GH: Given your relationship with him, was there already enough trust there that helped you gain access to shoot this? Or did you still have some convincing to do?
MS: No. I think the unique position I had was that he was trusting of me, that he thought I would be balanced about this. And I did talk to him about that and I wanted to be balanced because, to me…it’s not an interesting story if it’s just a TV magazine piece that’s like, here’s the crime, here’s people talking about the crime, here’s people saying ‘he deceived this hedge fund’ – that’s boring! We know that. He admitted it. What’s interesting is getting inside this man and trying to uncover the layers. So what I said to him was that this film, for me, was an exploration of him and that it wasn’t going to be me trying to get a whole bunch of people talking about it. I didn’t know when I started filming – there were no guidelines, I could’ve anyone I wanted about it – but the point is that it was about trying to excavate his issues and him having trust that I would do it in some sort of balanced way.
GH: So your own personal bias was obviously a concern of his. Were you worried as well or were you confident you could do this without the consequences of his actions on you reflecting in the finished product?
MS: It was my biggest concern. Going into this, my concern was, how is the baggage of my history with this individual not going to ill-effect me as a storyteller? I counter-balanced that with the fact that it was this baggage that granted me this access in this really unique manner. So it was this counter-balance and it was like, ‘Ok, I know I have this history with him, but that history is what’s allowing me in.’ So how I dealt with it was, my co-pilot I call him, my cinematographer, Bob Richman, I said, ‘If you ever see me holding back, if you ever see me not going for it, not pressing him, not going full-throttle, a) let me know, and b) feel free to jump in.’ So he was going to be my check, and we talked about that every single time we were about to walk in that door. We would talk about what the agenda was for that day, and if he felt me missing something, he was going to be my check. In the edit room, it was the same thing.
GH: If only Marc had had that person.
MS: Exactly. So ultimately, I decided that any subconscious or conscious prejudice was outweighed by what that history was going to allow. So I was ok with it. Also, I think it allowed me to further pursue humanizing this individual because, again, he’s an individual, he’s a human, he’s not just the devil, as he referred to himself in the movie.
GH: Watching the documentary, it often feels like a therapy session for Marc, his opportunity to get it all off his chest. Did it come off like that when you were sitting with him?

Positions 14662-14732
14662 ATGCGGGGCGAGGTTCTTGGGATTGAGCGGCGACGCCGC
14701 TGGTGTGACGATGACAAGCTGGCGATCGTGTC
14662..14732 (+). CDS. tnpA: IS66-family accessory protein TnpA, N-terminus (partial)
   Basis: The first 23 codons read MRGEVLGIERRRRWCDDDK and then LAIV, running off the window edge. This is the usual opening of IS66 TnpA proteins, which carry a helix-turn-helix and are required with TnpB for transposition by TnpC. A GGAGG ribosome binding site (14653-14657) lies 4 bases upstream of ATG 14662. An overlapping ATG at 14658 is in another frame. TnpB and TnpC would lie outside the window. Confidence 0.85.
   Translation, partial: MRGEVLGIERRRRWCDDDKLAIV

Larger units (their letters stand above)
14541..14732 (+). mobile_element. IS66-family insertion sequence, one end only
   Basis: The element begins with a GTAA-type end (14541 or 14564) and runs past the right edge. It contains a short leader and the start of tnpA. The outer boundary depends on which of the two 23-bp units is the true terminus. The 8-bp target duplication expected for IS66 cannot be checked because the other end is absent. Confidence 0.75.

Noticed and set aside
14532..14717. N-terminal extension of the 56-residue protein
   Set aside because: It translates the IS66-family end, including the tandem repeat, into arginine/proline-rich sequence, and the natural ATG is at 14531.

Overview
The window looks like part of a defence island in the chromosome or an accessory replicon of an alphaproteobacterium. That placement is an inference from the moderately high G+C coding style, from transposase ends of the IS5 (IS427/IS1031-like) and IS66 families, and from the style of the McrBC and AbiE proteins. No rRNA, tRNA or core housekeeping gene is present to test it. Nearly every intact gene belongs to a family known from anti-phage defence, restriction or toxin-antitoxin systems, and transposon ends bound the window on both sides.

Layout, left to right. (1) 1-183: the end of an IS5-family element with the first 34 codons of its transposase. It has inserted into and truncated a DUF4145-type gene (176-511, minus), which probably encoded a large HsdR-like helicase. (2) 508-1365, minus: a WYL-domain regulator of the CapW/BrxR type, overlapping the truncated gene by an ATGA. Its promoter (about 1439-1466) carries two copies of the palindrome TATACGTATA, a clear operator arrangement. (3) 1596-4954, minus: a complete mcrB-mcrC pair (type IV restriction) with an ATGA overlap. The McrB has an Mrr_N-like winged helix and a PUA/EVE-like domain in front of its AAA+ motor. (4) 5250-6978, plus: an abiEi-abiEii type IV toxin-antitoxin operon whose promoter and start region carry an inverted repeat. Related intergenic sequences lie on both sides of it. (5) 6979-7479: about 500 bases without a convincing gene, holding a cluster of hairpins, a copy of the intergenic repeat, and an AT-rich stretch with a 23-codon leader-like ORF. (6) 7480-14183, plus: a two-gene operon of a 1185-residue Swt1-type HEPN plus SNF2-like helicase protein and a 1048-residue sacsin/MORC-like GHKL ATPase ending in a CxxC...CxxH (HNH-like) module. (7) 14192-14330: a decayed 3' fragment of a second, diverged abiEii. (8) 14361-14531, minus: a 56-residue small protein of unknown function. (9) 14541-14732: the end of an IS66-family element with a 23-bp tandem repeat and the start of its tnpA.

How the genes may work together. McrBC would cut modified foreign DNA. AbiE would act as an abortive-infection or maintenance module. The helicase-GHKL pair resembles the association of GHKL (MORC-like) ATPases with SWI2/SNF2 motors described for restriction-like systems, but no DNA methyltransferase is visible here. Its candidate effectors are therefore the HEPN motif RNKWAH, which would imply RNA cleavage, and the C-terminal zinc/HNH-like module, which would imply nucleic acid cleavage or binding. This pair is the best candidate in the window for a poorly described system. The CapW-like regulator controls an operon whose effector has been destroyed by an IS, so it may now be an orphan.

MS: It’s actually the exact opposite. I asked him, and it’s going to be in the DVD extras, about whether this was a catharsis, and he jumped on me – ‘Absolutely not!’ –and he actually says in the film that he doesn’t get any benefit in talking about this. So he was on the record of saying ‘no,’ it wasn’t a catharsis, it was painful. And I don’t fully believe that and I don’t know whether he was self-aware…I didn’t know this until his letter to the judge was fully written – Marc is a very strategic guy, he’s a very smart guy, nothing is unplanned in his mind; that doesn’t mean that things won’t slip out in the spontaneity of the moment, and that’s the great thing about being with someone for a 60-day period – emotions come out. But, this was…a sounding board. When his letter to the judge was written and I read it, there was so much of what he talked to me about in that letter. So I think he was working out his arguments and his issues – his final argument was going to be to the judge – and I think part of his process with me was checking it out with us. If I didn’t buy it, I was going to tell him that. I think that was part of his process and part of why he did the film.
MS: Oh, yeah. What’s fascinating about this film I think, and I knew this upfront, was he was going to be an unreliable narrator. The audience is watching somebody who is a confessed thief, a confessed liar, a confessed fraudster, and yet we’re supposed to sit back and watch the story. And I think that is fascinating, and I want the audience to be on their toes and see what rings true with them and what doesn’t, and that’s what’s interesting and that’s what makes this film unique. I was able to push and prod about things that I didn’t believe or that I didn’t buy, but what was in his advantage was that if there was something that I tried to address that he didn’t want to address, he had the ability to brush it off. That’s the only strategic advantage he had. But again, he didn’t know whether I would be using other people to check him or not. But certainly in the final manifestation of the film, there’s one or two points that I think, for example, were part of the fuel to him committing this crime. For example, I think there was another attorney in New York… that also built a practice, and I think Marc was jealous of this individual. And I asked Marc about that and he said, ‘No, no, no, I wasn’t jealous of him. I was inspired by him.’ So that little line can’t get into the movie. But yes, we cannot take at face value what Marc Dreier says or doesn’t say, and it’s our job to consider it all and take away what we can.